THE BLOG
04/04/2010 05:12 am ET Updated May 25, 2011

Campaign Reform

By the time you read this, the local election will be over. The winner is the winner. Congratulations to you all. All of the candidates in this race were dead, dull and boring.

Sorry folks, but the truth is what it is. There was little excitement. I am calling for campaign lessons to turn into campaign reform. The newscasters struggled to talk about the campaigns.

The Black community needs to wake up and stand up to the political candidates. Politicians continue to come visit the community for the campaign and conveniently forget after the election. They are obviously not coming to Black churches for worship.

I would like to see campaign reform. Eliminate the black church from the political tour or add the white church to the tour. I would like to see what happens if either was implemented.

My second gripe is graveyard politics.

There should be a ruling that says you cannot use a dead man to get live votes. Dr. Martin Luther King, Jr. gets quoted and dug up for the national stage along with Harold Washington in his commercials to depict Washington's firing of Pat Quinn.

The tape was as though Harold was still sitting on the Fifth Floor -- the incident was over 20 years old. The irony is Hynes' father, Tom, who was so sour or racist on Harold that he started a third party, America First, and was part of the cabal of white men who hated Harold because he was the Black mayor. The Hynes commercials mentioned his mother the teacher, but never his father, the politician.

Quinn was too much of a gentleman or too broke to turn the tables on him. He might have done a commercial that said, 'like father like son, racism passes to the next generation.'

The Black community needs to begin to have forums, like the one Trinity held, where the politicians come forth to debate the issues, head up, and straight up. There should be following up. The follow-up should be monthly meetings, where the politician is held to his or her promises. Cameras should be present, so that there could be playback. If we allow the politician in the pulpit at the time of campaign, bring him back after the election when he has budget allocation power. Let him tell us face to face in the church why the expenditures for schools are low and prison is high. Let the elected official tell you to your face why black enterprise is only one percent of the spending budget.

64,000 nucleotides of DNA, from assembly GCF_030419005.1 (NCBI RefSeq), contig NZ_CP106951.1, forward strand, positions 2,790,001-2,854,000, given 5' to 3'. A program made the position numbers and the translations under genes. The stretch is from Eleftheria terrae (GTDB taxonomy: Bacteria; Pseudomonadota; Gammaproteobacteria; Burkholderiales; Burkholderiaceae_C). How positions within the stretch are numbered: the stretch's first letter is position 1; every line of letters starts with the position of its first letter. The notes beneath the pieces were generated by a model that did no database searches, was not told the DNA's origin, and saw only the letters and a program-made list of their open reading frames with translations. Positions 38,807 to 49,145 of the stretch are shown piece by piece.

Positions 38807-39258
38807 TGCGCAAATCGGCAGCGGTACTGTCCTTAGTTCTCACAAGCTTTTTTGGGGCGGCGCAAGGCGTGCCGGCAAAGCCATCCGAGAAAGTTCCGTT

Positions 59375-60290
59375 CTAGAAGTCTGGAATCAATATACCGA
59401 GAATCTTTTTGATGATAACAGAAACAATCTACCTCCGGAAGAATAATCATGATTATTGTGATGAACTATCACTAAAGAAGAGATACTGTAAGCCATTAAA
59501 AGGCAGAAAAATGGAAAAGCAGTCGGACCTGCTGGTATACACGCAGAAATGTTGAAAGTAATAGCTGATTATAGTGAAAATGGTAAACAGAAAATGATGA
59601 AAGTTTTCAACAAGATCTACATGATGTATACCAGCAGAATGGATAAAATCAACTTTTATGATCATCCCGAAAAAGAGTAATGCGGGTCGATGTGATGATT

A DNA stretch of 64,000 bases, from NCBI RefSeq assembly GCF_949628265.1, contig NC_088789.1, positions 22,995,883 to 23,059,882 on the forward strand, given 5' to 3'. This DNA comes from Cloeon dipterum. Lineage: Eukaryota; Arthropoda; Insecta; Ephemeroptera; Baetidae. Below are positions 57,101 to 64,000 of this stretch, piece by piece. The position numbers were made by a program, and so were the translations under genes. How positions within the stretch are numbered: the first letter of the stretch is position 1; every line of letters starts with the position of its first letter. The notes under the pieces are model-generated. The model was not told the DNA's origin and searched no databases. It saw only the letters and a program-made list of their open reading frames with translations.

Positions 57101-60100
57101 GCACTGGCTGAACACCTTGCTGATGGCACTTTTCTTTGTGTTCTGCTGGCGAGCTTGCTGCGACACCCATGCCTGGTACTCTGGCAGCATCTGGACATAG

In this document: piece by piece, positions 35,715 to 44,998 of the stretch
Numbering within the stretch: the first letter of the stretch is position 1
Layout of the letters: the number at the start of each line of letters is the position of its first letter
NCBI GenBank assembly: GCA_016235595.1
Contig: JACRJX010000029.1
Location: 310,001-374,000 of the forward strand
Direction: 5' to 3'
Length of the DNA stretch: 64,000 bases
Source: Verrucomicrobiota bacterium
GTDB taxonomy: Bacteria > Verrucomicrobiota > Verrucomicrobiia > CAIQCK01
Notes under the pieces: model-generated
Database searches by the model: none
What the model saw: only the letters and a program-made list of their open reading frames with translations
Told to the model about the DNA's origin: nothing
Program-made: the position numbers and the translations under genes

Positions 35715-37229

My third gripe is that politicians should be instantly dismissed if they do something stupid while running.

If it's discovered that you are engaging in charging people to wear clothes to work, as in the instance of Dorothy Brown, this is cause for instant withdrawal from the campaign.

The white media should be held to a standard for fairness.

Black and white candidates should be treated equally. They are not, as admitted by John Kass of the Chicago Tribune in campaign articles. For example, it is unfair to talk about the second generation of politicians without talking about them all. If Todd Stroger and his father are discussed in generational politics, Mayor Daley should be discussed in the same article. All of the ills of both fathers should be footnoted. If there is a noticeable difference in the father and the son, it should also be noted.

Inspired by the new Supreme Court ruling, politicians should be given an equal amount of money for campaigning, or the media should be forced to run a pre-determined amount of ads for each person.

There is no equal opportunity for politicians and the public gets bombarded from those with money, not necessarily the best candidate. Also, political phone calls should be made before 5 p.m., while most people are still at work.

And finally, candidates should have to pass tests to ensure issues of the office will be discussed exclusively.

This is what I would do, if I could pass campaign rules.